In the back of the DMG on page 282 there is even an optional NPC zombie-template:
+1 Str, +2 Con, -6 INT, -4 WIS -4 CHA. Features: Undead fortitude; immune to poison damage; can't be poisoned; darkvision 60ft.; can't speak but understands the languages it knew in life
This suggests a zombie could 'roll' an ability as high as 12 intelligence &/or 14 wisdom / charisma. That is smarter than most living folks! Why is this all relevant?
The situation: The PC group outruns / outsmarts some undead, giving them a safe vantage point thanks to a cliff / wall / net / barrier situation. The now-safe adventurers attack via ranged weapons (cantrips, sling stones... dropping bricks... whatever). What will the zombies do? In film and television there are many options. Some will simply stay where they are and allow their meaningless non-lives to be ended. Yet other shows present zombies as well programmed machines that shamble away, possibly run. Some movies, like WWZ, have their undead change battle tactics on the fly just for plot (hole) development. Zombie tactical options and strategies are, in fact, as endless as they are mindless. But what would a 5e D&D zombie do? Early editions solved this problem as zombies were listed as having zero intelligence points or 'non intelligent'. I know that a 5e D&D skeleton is written up as having some vestigial memory of a previous life and can carry out behaviour accordingly (example from memory: humanoids had attended a ball whilst living - their (un)dead versions may still be dancing). It is also possible that a zombie might attune to a headband of intellect and suddenly be smarter than nearly any person that has ever lived. One could argue that a brilliant zombie could suddenly gain a death wish - as it became so keenly aware of its horrid existence with such little wisdom for 'will to live'. No idea.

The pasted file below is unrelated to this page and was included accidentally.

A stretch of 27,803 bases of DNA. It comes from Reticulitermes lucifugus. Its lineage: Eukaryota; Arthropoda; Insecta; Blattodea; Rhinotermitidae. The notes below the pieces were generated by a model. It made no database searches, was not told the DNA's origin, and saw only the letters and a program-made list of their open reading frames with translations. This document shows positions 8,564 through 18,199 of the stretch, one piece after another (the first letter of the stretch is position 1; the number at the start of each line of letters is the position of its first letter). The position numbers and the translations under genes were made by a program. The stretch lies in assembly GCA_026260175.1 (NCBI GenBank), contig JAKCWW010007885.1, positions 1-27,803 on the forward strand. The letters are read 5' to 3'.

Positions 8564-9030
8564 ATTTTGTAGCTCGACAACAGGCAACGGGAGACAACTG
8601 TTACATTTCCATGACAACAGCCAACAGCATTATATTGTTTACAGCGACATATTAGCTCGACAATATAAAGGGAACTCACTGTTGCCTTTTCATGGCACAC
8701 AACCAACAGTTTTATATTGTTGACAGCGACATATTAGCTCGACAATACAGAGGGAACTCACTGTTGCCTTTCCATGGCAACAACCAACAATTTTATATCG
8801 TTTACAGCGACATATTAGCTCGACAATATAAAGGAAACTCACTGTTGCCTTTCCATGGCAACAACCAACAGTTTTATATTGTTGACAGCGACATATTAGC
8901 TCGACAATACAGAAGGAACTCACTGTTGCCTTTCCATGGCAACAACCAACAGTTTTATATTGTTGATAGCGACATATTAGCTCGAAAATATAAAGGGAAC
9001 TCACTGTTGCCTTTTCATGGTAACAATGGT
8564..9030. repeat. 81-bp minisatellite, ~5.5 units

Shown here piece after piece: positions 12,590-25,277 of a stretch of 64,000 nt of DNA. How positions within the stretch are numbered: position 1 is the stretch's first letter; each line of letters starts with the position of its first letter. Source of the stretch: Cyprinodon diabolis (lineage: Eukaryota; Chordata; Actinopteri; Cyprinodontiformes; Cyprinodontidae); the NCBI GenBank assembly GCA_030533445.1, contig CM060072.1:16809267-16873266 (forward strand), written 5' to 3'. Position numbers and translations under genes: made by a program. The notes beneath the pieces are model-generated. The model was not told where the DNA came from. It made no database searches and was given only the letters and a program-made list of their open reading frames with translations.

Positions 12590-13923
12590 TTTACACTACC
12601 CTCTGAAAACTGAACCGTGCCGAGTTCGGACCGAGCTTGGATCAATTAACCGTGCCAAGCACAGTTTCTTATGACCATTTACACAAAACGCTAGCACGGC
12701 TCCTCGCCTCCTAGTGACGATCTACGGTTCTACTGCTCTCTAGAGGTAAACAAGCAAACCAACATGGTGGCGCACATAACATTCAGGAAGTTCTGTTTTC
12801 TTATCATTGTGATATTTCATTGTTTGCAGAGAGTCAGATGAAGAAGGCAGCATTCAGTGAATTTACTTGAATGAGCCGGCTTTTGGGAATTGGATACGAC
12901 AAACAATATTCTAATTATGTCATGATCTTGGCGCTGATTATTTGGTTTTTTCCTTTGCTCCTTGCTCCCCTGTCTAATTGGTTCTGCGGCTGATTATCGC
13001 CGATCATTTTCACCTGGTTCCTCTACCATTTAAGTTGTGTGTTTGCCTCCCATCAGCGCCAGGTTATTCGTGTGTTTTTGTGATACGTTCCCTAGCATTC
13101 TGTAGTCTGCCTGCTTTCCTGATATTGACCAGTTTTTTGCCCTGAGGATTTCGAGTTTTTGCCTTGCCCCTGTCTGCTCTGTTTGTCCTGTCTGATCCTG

The Question: Does a 5e D&D zombie have any hint, mention &/or (prime) directive for self preservation - assuming no specific orders from their master?
There is this possibly related question. I read it a few times, it is brilliant - but it does not answer this question.
My thanks in advance, let me know if I have missed something.